It’s a good thing Dennis is not a jealous man because I’ve got the fast eye for just about every flower on this planet. From observation, that makes me a fairly normal flower farmer. Dennis is almost as bad as me, anyway. On our website we say we grow 150 varieties, but that’s because neither one of us has the guts to do an actual count. It goes something like this: “Look at this beauty, can we grow it in our area? Little scissors symbol in the catalog? What’s the vase life? Let’s grow it and find out!” And in to the seed order it goes.

About one in ten of these floral puppies turns out to be a real winner. That’s great except the recession keeps reminding us that we’re running a business, not a research station, and in order to survive we need to meld some common sense into our passion. We need to at least know which ones are profitable.

This past winter I devoured Richard Wiswall’s fabulous book, The Organic Farmer’s Business Handbook, A Complete Guide to Managing Finances, Crops and Staff—and Making a Profit. He focuses on organic vegetable production, but the overall ideas are universal to farming and easily translate to any flower growing operation. Basically, it’s about nickels and dimes. By minutely analyzing material and labor inputs for growing, harvesting and selling each crop and by using that information to make smart changes, a grower can choose to run a profitable operation, mother nature willing, of course.

Wiswall’s book inspired me and even though it took a couple of weeks, I analyzed cost per stem for our farm to grow and harvest 70 different flower crops including annuals, perennials and woodies. We learned some surprising things about our own business: ultimately that each farm, no matter the size or diversity of operation needs to do its own fact checking. Climates vary, conditions vary, growing methods vary, markets vary, and everything is always changing.

Case in point for us: zinnias. The sacred Z. We read and believed them to be a no-brainer profit maker, especially the Benary’s Giants. Last year we grew waist-high, gorgeous floriferous plants and the bunches looked stunning on our truck. But we grow fairly small quantities, do all of our seeding and transplanting by hand, and hydrating and then transfering to holding solution to preserve optimum vase life added precious labor time to harvesting cost. As well, our plants don’t produce nearly the number of stems they would in another area of the country and public interest in zinnias here in the Seattle area seems to be waning.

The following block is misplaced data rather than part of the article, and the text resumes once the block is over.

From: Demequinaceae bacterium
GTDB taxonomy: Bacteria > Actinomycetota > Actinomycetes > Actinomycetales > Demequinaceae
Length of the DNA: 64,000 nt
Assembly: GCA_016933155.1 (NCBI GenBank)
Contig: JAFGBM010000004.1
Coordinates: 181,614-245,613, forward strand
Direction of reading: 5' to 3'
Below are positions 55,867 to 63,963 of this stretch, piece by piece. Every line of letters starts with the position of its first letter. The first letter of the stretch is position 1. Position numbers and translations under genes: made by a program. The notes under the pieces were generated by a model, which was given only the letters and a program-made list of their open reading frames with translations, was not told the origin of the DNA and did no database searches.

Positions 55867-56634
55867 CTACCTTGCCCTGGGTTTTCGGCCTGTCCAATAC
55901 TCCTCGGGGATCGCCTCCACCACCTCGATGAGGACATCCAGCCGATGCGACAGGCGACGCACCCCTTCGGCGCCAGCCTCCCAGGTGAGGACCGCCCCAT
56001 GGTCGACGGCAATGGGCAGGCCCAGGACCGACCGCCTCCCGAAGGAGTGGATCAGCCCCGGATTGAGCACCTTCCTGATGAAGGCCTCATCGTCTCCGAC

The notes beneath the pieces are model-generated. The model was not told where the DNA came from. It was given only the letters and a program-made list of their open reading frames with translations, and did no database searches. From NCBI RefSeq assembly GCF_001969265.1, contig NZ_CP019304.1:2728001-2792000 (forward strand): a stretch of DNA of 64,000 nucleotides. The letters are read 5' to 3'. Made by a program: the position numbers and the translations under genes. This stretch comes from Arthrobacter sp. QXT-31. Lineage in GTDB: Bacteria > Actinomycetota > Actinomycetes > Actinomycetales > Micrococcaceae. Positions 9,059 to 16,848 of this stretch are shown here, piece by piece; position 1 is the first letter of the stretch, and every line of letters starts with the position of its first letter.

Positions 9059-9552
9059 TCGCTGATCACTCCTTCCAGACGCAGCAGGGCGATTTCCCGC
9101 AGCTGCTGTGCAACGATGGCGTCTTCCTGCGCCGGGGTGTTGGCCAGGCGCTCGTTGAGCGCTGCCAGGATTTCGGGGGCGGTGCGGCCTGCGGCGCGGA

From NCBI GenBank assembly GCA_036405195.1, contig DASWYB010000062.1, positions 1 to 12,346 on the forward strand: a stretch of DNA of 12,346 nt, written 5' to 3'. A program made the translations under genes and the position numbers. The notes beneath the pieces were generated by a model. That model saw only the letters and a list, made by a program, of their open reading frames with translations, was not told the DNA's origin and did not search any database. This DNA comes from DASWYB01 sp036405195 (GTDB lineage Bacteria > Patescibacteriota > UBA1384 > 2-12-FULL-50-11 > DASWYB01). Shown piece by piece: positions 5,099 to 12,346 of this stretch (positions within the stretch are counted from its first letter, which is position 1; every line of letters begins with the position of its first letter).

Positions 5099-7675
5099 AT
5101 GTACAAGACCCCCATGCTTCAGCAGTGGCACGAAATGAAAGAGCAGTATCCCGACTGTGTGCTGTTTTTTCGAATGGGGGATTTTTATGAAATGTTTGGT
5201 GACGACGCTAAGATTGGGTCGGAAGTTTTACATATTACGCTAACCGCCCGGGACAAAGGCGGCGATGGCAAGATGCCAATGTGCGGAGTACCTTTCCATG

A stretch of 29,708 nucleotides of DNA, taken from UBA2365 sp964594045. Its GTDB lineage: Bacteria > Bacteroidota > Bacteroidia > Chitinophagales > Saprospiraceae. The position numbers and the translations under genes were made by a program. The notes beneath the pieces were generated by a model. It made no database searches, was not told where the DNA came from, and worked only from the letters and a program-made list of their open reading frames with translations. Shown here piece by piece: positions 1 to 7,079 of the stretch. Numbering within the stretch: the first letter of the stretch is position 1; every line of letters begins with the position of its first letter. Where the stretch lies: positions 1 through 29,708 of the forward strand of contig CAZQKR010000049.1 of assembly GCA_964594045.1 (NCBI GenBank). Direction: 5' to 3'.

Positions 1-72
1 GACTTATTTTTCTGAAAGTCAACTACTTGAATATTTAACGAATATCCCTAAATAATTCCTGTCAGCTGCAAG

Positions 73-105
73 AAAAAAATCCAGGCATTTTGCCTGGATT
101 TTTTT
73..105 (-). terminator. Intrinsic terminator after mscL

Beauty was blinding us to the facts: it cost $2.23 to produce a bunch we were selling for $3.50 wholesale to florists and stores. And that’s not counting overhead, sales and delivery costs. Selling 90-100 bunches a week, no way are zinnias profitable for our farm. Gulp. Nix the zinnias for 2010.

We learned what a lot of our experienced members already know, that labor costs are the most expensive part of running our farm. And no matter that we’re owner-operators, our labor needs to be counted, too. Seed costs are relatively insignificant, even expensive seed, if it helps reduce labor inputs. Last year we trialed eight kinds of cockscomb celosia as a summer crop in our hoophouse. One was ‘Bombay Purple’, terribly expensive seed it seemed, except that we got almost 100% germination, amazing uniformity of stems with almost no fasciation and the crop matured three weeks sooner than the others. At 6-8 cents per seed, this year we’ll be growing only the Bombays and shhh, don’t tell the breeders but I can show you how the plants would be profitable even paying 20 cents per seed. The money is justified in harvest time alone—how much faster it goes if you don’t have to hunt and pick the patch for uniform stems. Of course this example works for us because we’re in a climate where celosia can’t be successfully field grown and there’s high demand for local product so we can ask a decent price.